DOWNEY - For reasons even she can't explain, Maria Veronica Solis is uniquely attached to her hair.With her golden brown locks cascading nearly 5 feet -- almost to the ground -- Solis has not cut her hair for more than 20 years. That is, until last week. Heeding the advice of family, friends, and even a firefighter, Solis finally consented to a haircut. Marcello's beauty salon on Florence Avenue donated their services, tying her hair into a neat ponytail before chopping off 4 feet of hair. Lisa Fox, a family friend, collected the hair and shipped it to Locks of Love, which will use the donation to create prosthetics for children suffering from long-term hair loss. For Solis, who works as a waitress at Pete's Burgers on Firestone Boulevard, Locks of Love is a particularly poignant foundation to support. Her older sister is a survivor of cervical cancer, and she witnessed one of her regular customers go bald after undergoing chemotheraphy for breast cancer. Before the cut, Solis's hair reached down to her ankles. It took nearly two hours to shampoo and rinse the hair, and it was impossible to brush without an extra hand. The hair also wreacked havoc at work. Once, while she was standing on a stool changing a lightbulb, Solis says, her ponytail fell onto a stovetop and caught fire. From then on she was required to tuck her hair into the back of her pants. Those were the consequences of letting it grow for so long -- Solis hadn't cut the hair since she was 21 and pregnant with her daughter. Now 41, she decided two years ago it was time for a cut. But it took 24 months of hemming and hawing to finally go through with it. Solis says a Downey firefighter noticed her hair and stopped her at a restaurant once, where he explained to Solis about the department's annual hair-cutting fundraiser, where community members shave or cut their hair and raise money for the St. Baldrick's Foundation. Even though Solis ultimately chose Locks for Love, she says the firefighter helped her realize she needed to do good with her hair. "When your hair is that long, it becomes a part of your body," says Solis. "I feel like I was cutting off a part of my body...It's hard to explain." Solis's new 'do is chic and contemporary. Her hair was straightened and comes down to her shoulders, where it ends with a little upward flip. If you look really fast, it almost resembles a Jennifer Aniston cut. Almost. The best part is, there's no chance the hair will ever catch fire on a stove again.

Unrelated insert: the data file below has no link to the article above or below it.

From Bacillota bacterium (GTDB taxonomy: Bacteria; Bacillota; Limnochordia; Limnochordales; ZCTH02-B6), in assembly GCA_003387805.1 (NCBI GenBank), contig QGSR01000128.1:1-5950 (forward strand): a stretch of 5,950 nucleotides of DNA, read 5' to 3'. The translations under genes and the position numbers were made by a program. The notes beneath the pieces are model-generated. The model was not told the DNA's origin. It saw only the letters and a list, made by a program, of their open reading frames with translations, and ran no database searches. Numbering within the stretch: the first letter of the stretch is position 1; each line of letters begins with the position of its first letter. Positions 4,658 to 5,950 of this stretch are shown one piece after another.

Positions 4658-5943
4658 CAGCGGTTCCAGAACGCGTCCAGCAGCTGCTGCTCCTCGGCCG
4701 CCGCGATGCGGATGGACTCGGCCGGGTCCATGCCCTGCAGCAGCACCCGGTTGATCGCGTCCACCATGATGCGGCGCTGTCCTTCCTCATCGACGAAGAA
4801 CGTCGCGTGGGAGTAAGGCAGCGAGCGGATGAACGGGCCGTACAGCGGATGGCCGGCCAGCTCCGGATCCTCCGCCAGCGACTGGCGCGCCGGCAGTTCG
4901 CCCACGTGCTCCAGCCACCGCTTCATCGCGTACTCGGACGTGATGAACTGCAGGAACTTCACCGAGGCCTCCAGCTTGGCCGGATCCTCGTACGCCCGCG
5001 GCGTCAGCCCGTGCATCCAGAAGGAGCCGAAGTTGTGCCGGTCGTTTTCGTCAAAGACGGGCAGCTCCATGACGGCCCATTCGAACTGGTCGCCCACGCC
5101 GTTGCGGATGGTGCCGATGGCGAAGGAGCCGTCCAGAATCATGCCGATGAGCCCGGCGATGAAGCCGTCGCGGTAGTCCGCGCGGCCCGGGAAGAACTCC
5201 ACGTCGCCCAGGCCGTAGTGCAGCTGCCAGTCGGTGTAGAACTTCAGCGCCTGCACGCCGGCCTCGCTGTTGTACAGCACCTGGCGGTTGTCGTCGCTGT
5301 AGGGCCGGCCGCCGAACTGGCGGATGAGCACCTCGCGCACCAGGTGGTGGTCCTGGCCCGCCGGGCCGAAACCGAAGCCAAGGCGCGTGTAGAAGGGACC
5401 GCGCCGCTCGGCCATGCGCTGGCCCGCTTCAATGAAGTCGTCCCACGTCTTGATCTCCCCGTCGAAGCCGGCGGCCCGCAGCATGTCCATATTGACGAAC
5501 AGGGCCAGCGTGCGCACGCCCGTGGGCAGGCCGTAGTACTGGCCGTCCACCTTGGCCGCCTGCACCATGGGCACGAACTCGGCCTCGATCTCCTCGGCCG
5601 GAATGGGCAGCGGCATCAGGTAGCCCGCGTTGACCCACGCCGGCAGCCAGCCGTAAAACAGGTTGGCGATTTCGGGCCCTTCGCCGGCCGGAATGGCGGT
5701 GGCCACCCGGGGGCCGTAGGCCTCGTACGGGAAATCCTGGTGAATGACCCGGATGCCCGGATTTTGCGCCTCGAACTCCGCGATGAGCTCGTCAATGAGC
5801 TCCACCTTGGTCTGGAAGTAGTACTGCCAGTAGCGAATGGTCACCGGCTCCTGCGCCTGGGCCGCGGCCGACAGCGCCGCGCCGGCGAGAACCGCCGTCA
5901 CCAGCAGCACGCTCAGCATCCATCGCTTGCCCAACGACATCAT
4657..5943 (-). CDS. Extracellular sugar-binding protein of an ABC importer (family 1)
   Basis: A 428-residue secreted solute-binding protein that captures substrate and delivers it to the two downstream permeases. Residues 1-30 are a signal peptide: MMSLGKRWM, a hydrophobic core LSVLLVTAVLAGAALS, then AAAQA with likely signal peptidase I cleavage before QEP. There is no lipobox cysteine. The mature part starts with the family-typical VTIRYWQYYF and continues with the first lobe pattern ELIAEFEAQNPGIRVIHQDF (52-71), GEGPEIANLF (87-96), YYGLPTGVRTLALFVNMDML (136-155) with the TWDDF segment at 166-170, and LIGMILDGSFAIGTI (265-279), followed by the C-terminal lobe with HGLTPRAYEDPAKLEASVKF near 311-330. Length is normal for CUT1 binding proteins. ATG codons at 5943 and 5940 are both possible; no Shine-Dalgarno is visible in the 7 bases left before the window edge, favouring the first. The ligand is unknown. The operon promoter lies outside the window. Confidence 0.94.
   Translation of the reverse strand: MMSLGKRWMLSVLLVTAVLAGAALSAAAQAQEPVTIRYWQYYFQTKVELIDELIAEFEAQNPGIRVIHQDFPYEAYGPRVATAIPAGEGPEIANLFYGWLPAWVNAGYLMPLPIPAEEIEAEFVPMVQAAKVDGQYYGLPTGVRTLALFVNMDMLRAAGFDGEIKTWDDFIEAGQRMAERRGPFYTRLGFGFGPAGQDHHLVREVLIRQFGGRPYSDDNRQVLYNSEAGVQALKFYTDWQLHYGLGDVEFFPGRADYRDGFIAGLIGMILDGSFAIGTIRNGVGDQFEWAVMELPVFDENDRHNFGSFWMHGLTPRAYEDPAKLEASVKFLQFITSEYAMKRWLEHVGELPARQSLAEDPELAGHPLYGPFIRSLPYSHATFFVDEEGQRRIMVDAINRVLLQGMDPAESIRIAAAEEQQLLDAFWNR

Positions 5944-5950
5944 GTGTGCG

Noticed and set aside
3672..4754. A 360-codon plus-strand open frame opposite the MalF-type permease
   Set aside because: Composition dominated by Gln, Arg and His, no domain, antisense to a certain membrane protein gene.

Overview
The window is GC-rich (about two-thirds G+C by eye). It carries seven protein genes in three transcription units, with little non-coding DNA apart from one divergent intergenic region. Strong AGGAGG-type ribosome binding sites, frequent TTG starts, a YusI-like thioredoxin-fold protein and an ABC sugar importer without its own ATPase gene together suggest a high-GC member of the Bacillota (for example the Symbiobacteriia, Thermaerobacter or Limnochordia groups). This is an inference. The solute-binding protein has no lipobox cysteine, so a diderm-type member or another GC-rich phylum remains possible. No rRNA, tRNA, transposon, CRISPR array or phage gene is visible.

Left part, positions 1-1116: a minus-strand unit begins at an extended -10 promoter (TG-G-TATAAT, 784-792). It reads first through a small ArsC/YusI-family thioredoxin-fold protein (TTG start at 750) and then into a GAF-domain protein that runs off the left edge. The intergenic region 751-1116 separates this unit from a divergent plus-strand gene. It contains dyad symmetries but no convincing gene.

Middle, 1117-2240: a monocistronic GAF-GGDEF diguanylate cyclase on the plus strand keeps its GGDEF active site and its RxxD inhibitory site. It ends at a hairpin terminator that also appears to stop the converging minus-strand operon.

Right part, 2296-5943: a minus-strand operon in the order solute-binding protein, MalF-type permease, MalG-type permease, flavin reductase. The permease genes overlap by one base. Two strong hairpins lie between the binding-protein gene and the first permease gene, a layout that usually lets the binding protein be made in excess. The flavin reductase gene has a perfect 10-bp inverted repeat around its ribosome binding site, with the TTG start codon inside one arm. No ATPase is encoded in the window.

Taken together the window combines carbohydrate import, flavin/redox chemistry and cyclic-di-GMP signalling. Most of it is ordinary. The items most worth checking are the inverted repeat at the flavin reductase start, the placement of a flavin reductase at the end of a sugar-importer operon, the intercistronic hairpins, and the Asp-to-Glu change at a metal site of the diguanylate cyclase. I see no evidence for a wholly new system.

********** Published: April 10, 2009 - Volume 7 - Issue 51